Our Purpose and Mission Statement

Working to build God's dream. Help wanted!

We the people of Glen Rhodes United Church, are determined that our life together will be fully inclusive for people of all ages, races, genders, sexual orientations, differing abilities, ethnic origins and economic circumstances. Therefore, we hope that God will work in us so that we will be a sensitive congregation, willing to share our faith and gifts in language and worship, in the life and work of our church and wherever God calls us to do justice in the wider community, with compassion, fun and laughter

Wednesday, 16 April 2014

Holy Week worship


Lots of families getting together on the long weekend. I hope all the gatherings are good ones, with some rejoicing due to spring making a return by then.
For some, Easter is not complete without a trip to church. Here at Glen Rhodes we are worshipping several times: Thursday evening, Friday morning and then the big service on Easter Day (at 10:30 a.m.).
They are all different. Thursday evening remembers Jesus' last supper with his followers, his re-imagining of bread and wine after the meal to take even the death of a lamb out of the equation, then the events that followed the meal--his praying in the garden, arrest and trial. The service at Glen Rhodes includes communion.
Friday morning commemorates the events of his final day of life as Jesus of Nazareth. His suffering is known as his passion, from the old Latin wording for emotions. We will be reflecting on scripture and also the human tendency to be guided by things such as envy, anger and greed--our day to day emotions that so often get in the way of our better, more compassionate selves.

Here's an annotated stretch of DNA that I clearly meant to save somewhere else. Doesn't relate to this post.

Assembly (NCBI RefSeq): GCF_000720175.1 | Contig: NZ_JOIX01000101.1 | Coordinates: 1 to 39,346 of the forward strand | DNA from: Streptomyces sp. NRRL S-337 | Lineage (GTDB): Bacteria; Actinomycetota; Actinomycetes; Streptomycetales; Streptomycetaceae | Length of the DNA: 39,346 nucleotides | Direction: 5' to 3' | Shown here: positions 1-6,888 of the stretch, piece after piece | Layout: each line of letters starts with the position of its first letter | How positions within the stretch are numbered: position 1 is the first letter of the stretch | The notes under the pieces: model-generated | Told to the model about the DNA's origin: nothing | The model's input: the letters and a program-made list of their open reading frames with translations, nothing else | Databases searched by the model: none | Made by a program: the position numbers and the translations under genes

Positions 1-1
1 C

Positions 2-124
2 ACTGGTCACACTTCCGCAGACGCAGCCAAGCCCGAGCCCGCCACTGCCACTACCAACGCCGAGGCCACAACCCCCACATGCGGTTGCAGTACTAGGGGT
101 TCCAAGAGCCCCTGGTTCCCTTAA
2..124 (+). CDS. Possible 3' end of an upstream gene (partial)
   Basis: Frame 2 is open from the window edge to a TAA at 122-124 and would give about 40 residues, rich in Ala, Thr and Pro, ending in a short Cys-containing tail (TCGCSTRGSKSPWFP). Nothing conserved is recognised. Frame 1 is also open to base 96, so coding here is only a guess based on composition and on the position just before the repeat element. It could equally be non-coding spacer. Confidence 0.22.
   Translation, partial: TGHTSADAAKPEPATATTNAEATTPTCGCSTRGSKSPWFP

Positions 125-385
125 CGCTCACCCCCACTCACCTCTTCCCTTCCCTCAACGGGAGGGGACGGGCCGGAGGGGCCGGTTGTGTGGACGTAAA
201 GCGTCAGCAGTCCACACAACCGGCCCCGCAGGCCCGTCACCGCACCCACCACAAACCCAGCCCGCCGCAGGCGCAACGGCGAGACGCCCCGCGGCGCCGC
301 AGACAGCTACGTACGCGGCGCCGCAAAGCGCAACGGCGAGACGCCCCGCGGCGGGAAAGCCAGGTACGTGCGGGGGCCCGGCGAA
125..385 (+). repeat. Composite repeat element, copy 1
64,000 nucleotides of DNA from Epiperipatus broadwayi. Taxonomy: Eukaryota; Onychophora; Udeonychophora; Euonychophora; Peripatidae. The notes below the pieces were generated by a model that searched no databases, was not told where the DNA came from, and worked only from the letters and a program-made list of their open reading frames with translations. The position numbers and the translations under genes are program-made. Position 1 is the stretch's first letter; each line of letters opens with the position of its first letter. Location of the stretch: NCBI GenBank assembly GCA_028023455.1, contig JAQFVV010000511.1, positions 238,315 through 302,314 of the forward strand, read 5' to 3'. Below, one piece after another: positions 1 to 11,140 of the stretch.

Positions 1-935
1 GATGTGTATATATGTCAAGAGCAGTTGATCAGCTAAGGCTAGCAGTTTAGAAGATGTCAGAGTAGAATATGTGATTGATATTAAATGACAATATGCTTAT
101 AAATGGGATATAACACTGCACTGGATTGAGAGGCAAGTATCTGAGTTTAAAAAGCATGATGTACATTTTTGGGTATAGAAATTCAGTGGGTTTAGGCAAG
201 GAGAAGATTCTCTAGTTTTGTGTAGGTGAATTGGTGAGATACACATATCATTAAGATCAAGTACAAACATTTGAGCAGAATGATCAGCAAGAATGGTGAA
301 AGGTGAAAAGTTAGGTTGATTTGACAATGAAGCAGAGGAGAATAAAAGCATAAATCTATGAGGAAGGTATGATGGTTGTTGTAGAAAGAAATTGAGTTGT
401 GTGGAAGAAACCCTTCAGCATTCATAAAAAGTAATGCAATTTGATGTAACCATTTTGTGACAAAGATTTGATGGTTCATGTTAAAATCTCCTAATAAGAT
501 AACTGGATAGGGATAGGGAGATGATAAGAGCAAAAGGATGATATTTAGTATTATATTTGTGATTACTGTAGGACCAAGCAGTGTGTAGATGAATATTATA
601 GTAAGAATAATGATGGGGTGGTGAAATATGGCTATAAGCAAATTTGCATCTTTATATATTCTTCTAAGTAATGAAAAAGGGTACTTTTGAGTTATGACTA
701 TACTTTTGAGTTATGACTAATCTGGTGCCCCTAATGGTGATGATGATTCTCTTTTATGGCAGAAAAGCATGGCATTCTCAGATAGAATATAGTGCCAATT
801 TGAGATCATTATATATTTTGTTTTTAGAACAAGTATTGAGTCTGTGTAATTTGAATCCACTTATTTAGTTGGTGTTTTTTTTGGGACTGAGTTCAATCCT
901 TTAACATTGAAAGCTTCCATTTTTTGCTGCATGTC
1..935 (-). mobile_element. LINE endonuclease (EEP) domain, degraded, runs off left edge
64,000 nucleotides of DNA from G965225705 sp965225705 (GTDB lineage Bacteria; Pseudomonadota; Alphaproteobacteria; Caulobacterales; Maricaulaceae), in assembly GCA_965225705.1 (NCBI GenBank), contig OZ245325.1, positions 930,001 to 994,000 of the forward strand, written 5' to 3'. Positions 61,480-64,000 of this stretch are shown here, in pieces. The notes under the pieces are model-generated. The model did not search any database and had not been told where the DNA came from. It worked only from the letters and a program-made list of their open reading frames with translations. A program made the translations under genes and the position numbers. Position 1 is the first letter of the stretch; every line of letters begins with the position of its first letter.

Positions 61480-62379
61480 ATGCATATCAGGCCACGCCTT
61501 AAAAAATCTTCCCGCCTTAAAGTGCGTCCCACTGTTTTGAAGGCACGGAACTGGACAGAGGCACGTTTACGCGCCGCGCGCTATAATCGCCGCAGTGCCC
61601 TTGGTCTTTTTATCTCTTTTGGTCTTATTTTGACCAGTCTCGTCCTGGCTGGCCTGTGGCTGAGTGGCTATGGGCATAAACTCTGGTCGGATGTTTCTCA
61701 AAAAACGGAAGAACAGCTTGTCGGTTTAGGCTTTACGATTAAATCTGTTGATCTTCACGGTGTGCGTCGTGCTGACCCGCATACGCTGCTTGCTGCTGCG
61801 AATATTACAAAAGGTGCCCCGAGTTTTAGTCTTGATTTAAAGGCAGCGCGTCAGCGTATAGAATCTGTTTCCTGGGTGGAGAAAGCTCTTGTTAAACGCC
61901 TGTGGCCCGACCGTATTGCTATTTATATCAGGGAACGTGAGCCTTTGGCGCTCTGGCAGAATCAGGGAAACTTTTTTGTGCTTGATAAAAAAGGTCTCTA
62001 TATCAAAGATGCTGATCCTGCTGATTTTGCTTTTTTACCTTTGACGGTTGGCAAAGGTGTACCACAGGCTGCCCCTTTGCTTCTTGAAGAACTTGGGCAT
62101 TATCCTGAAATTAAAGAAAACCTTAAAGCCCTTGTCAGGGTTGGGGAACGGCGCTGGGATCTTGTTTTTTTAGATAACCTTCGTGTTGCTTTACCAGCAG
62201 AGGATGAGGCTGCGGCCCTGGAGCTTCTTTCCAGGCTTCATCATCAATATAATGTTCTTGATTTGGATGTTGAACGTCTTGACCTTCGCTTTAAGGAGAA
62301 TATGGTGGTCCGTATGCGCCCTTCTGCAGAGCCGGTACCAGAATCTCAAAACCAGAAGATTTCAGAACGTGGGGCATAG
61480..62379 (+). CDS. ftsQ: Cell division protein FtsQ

Easter is the big one--the choir in full voice, the organ adding its exultations, extra faces in the congregation. At Easter, Christians proclaim their insistence that love is stronger than fear. This is based on startling stories handed down to us through the ages about Jesus reappearing here and there when his followers got together. They thought of him no longer as Jesus, the man, but as the powerful Jewish concept of a Saviour: Messiah. Someone who comes to stick up for the little people, make things right, spread peace and justice among those oppressed by an uncaring economy.
Whether or not your weekend includes a trip to a place of worship, I hope it will have enough peace to make it restful, and enough yearning for justice in the world to get you going again when it's over.
Robin Wardlaw

Tuesday, 15 April 2014

Putting Easter in the budget

There was a big crowd downstairs at the food bank again this morning. Over 120 people. In 120 minutes. Volunteers get stressed, food is stretched, people have to pay for food with their dignity--this charity model has many things against it.
The provincial budget is coming up though. Could Ontario do something better, something different to make sure all its citizens have food to eat? Perhaps some Easter thinking is in order. And we could substitute Passover, Ramadan and probably many other festivals of which I am less aware. Sharing food seems to be at the heart of many religions. Not in food banks, though. They were a good experiment, but we've had enough time now (over a generation with them) to know they aren't the answer. 
So what about provincial government? We seem to be splashing money around on various projects these last few days in the run up to the budget. Will you commit to doing something better, something more sustainable to make sure families have food here? 
Fifty-nine people from the church and the food bank just signed a joint letter asking for change and it's on it's way to you, Madame Premier, and the Minister of Finance.
And what about the rest of us? If you give to a food bank, please write a letter, too, asking that the budget address issues of extreme low income and food security. 
Giving is good. Getting some change in the system is better.

Robin Wardlaw

Thursday, 10 April 2014

Getting better

It's been a few days--I came down with a cold on the weekend. My sympathies to fellow sufferers.